No, say the spokeswomen, they aren't dead, aren't dying, aren't even being eased out. But the evidence is there, before my baby blues and yours. Harry and Harriet Homeowner, the advertising mascots of the Hechinger chain, the most popular promotional figures ever to grace the local scene, are getting deep-sixed.
If you've been around this river village for even the shortest while, you know the Homeowners. Harry's the one with the porkpie hat and the look of do-it-yourself determination. Harriet's the one with the bright eyes, the shy smile and (usually) the scarf tied around her head.
Since 1959, Harry Homeowner has been the classic Washington suburbanite -- ready to kill crabgrass wherever it rears its ugly head, pining for a chance to paint the den. Since the early 1970s, when she first appeared in Hechinger ads alongside her hubby, Harriet has been a classic herself.
Until early this year, Harry and Harriet stared out from the wall of every Hechinger store, not to mention every Hechinger credit card voucher, every Hechinger credit card, every Hechinger envelope, every Hechinger business card and every Hechinger Sunday newspaper supplement.
But the word began to trickle into my mailbox around mid-summer. Levey readers were noticing: Harry and Harriet were turning up as Hechinger poster children only occasionally, if at all.
James Duffy, of Upper Marlboro: "Please say it ain't so, Bob. Please tell me that the wonderful frumpy couple who've landed on my front porch every Sunday haven't moved to Florida, or to the Great Lumber Yard In The Sky."
Harvey Arbuckle, of Northwest Washington: "I'm truly upset. I adore Harry and Harriet. They're much more human than Speedy Alka-Seltzer, the Marlboro Man or the Pillsbury Doughboy."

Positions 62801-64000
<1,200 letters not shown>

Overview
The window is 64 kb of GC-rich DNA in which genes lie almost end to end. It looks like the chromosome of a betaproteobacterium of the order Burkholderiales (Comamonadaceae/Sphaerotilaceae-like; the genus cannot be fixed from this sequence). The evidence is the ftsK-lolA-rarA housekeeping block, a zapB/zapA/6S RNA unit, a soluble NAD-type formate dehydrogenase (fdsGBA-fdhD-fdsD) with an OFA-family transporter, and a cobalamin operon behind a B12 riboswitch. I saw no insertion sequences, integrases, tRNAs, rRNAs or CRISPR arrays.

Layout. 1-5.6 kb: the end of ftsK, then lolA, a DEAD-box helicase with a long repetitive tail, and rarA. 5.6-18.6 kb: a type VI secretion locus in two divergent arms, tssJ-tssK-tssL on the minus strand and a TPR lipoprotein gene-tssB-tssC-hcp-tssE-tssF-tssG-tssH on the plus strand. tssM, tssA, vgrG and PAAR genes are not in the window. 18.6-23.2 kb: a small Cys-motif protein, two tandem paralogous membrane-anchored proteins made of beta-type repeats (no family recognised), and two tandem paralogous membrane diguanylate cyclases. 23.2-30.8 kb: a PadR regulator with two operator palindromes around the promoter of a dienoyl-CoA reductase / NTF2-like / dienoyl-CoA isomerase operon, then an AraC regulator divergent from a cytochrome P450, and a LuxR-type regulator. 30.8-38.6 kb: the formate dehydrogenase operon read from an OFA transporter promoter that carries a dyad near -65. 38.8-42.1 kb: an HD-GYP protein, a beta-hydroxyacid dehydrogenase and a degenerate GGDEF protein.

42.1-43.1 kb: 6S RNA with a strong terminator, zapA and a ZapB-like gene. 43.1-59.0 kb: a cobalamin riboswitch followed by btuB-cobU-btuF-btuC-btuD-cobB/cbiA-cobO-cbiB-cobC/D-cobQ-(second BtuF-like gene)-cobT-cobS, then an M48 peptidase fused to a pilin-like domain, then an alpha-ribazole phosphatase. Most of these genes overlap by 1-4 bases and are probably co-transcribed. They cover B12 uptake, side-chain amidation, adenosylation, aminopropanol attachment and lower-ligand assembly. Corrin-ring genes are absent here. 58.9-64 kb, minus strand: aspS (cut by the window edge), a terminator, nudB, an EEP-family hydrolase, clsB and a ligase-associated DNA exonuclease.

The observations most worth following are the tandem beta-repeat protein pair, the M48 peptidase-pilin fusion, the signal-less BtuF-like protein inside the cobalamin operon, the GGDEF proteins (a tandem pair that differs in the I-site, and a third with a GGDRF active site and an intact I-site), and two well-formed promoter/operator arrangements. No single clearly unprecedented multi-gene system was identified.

Patricia Bailer, of Silver Spring, gave me my marching orders: "I have been watching your column and hoping you could get an explanation."
Here goes, Patricia.
Pam Quigley, Hechinger's marketing information spokeswoman, said H & H "are not dead, ill or divorced." She did say that the chain is trying to become more "customer-oriented," which may cause changes in marketing strategy. However, Pam emphasized that the Homeowners (and their loyal dog, Twobafore) are still in the planning mix.
Kathy Auth, who supervises trademarks for the Hechinger finance department, said the chain still has trademarks on the Homeowners and on Twobafore, and has every intention of keeping the trademarks current. Kathy acknowledged that Harry and Harriet are no longer used all the time in advertising. "But they're still very much a part of Hechinger," she said.
If only it were so. I'm afraid the evidence says otherwise.
I went back through 1990's Sunday Washington Post Hechinger supplements. The Homeowners showed up only here and there for the first five months of the year. They have appeared only once since May, and according to the Post advertising salesman who handles the Hechinger account, that was an accident.
I know an ice job when I see one. So do you.
Will you entertain a motion to reconsider, Hechinger?
Harry and Harriet may be a little dowdy and a little shopworn. But every time I see them, I smile the same way I smile when I see a picture of Ozzie and Harriet Nelson.
The Homeowners make me feel good about packets of seeds, good about fresh paint, good about spackling compound, good about a virgin pair of work gloves, good about an autumn Sunday with the Redskins on the radio and a heavy-duty rake in my hands. Harry and Harriet are family. Harry and Harriet are Washington.
My nose tells me that something horrible is coming down the pike to replace them. Something like Hip Homeowner and his wife Hop.
They'll both be 28. They'll both wear Dockers and Nikes. They'll both be recent transplants from Los Angeles. Hip will have a pony tail and an earring. Hop will wear a Walkman and a punk haircut in 43 colors. Their motto will be, "I'm Like, Hechinger, for Whatever, Ya See What I'm Saying?"
Could any fate be worse? Somewhere in Hechinger's corporate suite, there's a cooler head. Would it please prevail?
Our annual drive is off and running, which is better than being off and walking. But we need your help. May we count on you? Here's how to be part of a 42-year Washington tradition:
TO CONTRIBUTE TO THE CAMPAIGN:
Make a check or money order payable to Children's Hospital and mail it to Bob Levey, The Washington Post, Washington, D.C., 20071.